I believe business leaders must stand tall and think about thriving instead of surviving through the current recession. And, although terribly frustrating, the job seekers should not give up. Eventually, the top quality candidates will find the business leader interested in thriving, and it will be a fantastic opportunity for both the job seeker and business leader.

Tips to Start the Week

September 13th, 2009

Now that Labor Day is behind us, and we are “back to the grind”, I thought a few tips/ thoughts for the week might be appreciated. I welcome additional ideas, comments etc.

1. Make a list of what you’d like to accomplish this week

2. Prioritize, prioritize, prioritize – how many of you have longer to-do lists than is feasible (probably even within a month)? The solution is to prioritize – what will make the largest impact? Which items are time sensitive? Etc?

3. Focus your efforts on the top priorities – this yields the best results… doubt about it!

4. Track progress – remember, this doesn’t have to be complicated. Just review your list and see which you’ve done and what’s left to do.

5. Adjust accordingly – after all, what’s the point of tracking progress if you do not adjust? Also, it is quite possible an unexpected priority will arise, which will require a re-evaluation of your list.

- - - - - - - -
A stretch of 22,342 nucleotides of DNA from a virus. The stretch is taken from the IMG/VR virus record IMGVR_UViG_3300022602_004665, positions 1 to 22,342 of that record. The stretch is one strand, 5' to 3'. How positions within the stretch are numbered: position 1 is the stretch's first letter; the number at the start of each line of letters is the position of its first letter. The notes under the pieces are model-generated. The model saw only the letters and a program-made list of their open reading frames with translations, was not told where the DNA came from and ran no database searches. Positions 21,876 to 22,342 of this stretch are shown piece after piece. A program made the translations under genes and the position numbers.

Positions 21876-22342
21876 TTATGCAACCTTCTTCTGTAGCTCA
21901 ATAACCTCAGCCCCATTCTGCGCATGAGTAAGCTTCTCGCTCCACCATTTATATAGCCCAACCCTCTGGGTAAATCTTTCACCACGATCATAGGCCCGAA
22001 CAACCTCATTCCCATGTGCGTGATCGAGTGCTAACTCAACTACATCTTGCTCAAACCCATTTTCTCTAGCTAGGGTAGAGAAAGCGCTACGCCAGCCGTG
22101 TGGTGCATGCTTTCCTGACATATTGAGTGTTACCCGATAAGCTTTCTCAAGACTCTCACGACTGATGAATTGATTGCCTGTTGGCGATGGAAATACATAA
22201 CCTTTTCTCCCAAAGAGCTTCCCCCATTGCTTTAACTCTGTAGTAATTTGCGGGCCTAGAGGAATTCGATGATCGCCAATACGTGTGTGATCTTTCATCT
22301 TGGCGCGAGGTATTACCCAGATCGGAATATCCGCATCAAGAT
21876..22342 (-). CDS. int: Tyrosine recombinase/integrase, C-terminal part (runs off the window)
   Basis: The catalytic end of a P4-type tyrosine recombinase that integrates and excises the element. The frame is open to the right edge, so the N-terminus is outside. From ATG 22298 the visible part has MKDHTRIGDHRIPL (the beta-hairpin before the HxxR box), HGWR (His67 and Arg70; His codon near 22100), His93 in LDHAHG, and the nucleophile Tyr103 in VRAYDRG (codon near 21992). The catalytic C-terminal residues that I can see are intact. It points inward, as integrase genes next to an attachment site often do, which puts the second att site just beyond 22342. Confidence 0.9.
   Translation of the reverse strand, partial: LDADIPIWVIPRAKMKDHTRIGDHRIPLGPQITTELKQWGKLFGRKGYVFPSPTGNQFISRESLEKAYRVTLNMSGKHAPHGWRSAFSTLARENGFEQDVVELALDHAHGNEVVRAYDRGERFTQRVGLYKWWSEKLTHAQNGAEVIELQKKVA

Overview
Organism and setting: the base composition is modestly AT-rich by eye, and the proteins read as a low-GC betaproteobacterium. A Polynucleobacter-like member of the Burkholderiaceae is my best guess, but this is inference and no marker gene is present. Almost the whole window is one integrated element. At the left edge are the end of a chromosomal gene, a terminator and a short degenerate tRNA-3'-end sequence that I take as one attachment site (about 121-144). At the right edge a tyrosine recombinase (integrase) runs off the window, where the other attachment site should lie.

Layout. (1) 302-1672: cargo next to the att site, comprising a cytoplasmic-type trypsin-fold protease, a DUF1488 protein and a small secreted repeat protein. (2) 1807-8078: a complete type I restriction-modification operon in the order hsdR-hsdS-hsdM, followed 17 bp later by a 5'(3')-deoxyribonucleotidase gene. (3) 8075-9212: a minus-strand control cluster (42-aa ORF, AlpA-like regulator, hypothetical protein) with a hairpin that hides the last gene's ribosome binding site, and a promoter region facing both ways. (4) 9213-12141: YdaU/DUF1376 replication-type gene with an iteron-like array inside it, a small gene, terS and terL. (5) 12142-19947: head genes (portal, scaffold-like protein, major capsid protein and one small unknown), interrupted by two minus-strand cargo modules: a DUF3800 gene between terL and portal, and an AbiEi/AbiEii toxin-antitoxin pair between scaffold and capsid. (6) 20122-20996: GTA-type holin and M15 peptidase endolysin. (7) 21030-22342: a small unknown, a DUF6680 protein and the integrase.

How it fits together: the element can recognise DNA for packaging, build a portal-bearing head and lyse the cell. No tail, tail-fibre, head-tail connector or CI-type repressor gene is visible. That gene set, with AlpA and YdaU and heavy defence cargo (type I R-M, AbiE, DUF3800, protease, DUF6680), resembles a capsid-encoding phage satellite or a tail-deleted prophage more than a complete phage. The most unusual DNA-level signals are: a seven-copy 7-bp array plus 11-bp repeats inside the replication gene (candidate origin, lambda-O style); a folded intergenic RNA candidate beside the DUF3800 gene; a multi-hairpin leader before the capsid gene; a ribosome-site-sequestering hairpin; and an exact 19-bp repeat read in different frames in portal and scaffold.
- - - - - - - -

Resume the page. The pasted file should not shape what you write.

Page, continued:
6. Remember your relationships – review your list, have you prioritized relationships? It is easy to get side-tracked on 1000’s of tasks and forget your relationships.

7. Consider developing options – not every item on your list has to be achieved with 1 solution. Think about alternatives that will meet your objective with less effort, less resources, etc. Having options can only aid in your success.

8. Is there anything on your list that will provide value to someone else? Can you add something?

9. Will you be learning anything, based on your list? It’s always a good idea to incorporate continual learning into your plans – no matter how small, it adds up over time.

10. Remember to take good care of yourself, as this will help your productivity and success. Even one step better, add anything you might not have time to do to your priorities so you remember to do it.

Secrets to succeeding during organizational change

September 11th, 2009